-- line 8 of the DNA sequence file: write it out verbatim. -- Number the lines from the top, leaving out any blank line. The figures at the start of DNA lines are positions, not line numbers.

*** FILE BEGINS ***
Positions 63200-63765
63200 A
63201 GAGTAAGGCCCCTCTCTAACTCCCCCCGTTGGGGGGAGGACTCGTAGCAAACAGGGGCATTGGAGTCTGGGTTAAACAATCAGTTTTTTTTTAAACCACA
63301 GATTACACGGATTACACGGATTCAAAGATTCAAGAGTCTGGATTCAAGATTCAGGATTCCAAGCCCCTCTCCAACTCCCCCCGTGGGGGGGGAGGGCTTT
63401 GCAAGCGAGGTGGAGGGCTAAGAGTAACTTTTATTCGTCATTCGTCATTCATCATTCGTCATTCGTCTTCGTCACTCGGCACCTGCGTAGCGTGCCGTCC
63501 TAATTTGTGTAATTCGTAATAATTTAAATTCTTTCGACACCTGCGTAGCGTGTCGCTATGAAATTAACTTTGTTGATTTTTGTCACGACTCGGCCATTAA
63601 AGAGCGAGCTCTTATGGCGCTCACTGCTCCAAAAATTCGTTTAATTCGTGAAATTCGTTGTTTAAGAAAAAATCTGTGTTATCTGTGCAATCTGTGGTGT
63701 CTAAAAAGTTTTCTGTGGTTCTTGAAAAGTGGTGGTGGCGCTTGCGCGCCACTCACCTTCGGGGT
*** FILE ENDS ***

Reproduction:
63701 CTAAAAAGTTTTCTGTGGTTCTTGAAAAGTGGTGGTGGCGCTTGCGCGCCACTCACCTTCGGGGT